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Can Mexico's new president end the drug war and spark economic growth?




US President Barack Obama shakes hands with President-elect Enrique Pena Nieto of Mexico during a bilateral meeting in the Oval Office at the White House in Washington on November 27, 2012. Pena Nieto, a member of the Institutional Revolutionary Party (PRI), takes office on December 1, replacing Felipe Calderon from the conservative National Action Party (PAN), five months after his election victory.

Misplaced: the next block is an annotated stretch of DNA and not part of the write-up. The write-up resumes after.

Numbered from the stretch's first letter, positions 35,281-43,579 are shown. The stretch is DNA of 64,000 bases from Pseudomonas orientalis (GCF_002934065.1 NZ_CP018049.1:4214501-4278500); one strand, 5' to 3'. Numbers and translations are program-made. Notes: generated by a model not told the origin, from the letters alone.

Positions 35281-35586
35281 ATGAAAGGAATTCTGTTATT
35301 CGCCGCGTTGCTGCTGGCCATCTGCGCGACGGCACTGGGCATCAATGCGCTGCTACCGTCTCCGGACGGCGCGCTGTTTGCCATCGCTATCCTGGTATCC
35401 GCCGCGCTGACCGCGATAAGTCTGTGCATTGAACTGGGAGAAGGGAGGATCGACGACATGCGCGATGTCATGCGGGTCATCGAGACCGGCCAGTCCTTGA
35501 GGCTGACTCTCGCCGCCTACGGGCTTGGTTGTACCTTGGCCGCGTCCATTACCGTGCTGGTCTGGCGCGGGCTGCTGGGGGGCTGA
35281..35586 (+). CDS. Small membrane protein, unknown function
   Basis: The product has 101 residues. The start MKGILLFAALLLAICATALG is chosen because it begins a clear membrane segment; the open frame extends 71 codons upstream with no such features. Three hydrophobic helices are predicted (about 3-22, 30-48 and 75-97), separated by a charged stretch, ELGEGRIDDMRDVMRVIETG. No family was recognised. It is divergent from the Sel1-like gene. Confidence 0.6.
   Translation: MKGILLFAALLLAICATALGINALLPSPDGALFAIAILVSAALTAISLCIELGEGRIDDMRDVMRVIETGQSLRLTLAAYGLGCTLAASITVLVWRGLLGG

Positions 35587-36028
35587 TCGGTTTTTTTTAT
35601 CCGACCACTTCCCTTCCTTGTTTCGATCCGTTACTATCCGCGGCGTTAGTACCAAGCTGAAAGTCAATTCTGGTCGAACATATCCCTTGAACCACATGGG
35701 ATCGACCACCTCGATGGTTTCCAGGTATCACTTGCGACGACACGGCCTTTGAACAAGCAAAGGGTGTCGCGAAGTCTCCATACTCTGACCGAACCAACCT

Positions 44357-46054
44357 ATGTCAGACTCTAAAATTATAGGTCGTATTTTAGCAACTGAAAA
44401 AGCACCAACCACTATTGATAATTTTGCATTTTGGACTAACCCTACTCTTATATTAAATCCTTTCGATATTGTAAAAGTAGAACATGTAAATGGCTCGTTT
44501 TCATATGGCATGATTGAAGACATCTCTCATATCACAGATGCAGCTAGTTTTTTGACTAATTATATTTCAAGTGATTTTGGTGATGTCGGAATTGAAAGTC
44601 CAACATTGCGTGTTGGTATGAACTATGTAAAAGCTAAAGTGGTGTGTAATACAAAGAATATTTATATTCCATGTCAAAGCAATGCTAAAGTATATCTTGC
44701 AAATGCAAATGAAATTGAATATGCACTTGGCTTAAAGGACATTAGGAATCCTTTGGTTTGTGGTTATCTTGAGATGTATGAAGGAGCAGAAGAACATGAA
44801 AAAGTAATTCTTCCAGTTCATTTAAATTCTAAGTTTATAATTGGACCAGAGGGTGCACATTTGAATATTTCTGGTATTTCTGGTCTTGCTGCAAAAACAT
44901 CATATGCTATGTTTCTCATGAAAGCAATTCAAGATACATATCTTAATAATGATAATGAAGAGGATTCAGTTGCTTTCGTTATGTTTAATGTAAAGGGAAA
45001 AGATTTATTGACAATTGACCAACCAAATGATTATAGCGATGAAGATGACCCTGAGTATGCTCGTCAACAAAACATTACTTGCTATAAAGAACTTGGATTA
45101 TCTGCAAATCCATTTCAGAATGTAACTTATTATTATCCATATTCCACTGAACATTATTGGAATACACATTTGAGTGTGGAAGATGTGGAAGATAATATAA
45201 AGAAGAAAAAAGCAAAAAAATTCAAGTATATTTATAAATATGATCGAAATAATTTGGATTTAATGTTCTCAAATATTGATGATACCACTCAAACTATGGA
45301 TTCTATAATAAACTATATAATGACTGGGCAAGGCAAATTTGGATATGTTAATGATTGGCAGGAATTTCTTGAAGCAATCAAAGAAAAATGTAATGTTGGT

US President Barack Obama shakes hands with President-elect Enrique Pena Nieto of Mexico during a bilateral meeting in the Oval Office at the White House in Washington on November 27, 2012. Pena Nieto, a member of the Institutional Revolutionary Party (PRI), takes office on December 1, replacing Felipe Calderon from the conservative National Action Party (PAN), five months after his election victory.
JEWEL SAMAD/AFP/Getty Images

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Enrique Pena Nieto, Mexico's new president, takes power this weekend. He inherits a nation that's suffering from a long-running conflict against drug traffickers and an economy that's improving, but is still struggling. 

And in the U.S., Mexico watchers are hoping Pena Nieto will be the pragmatic problem solver that he promised to be.

From the Fronteras Desk, David Martin Davies reports.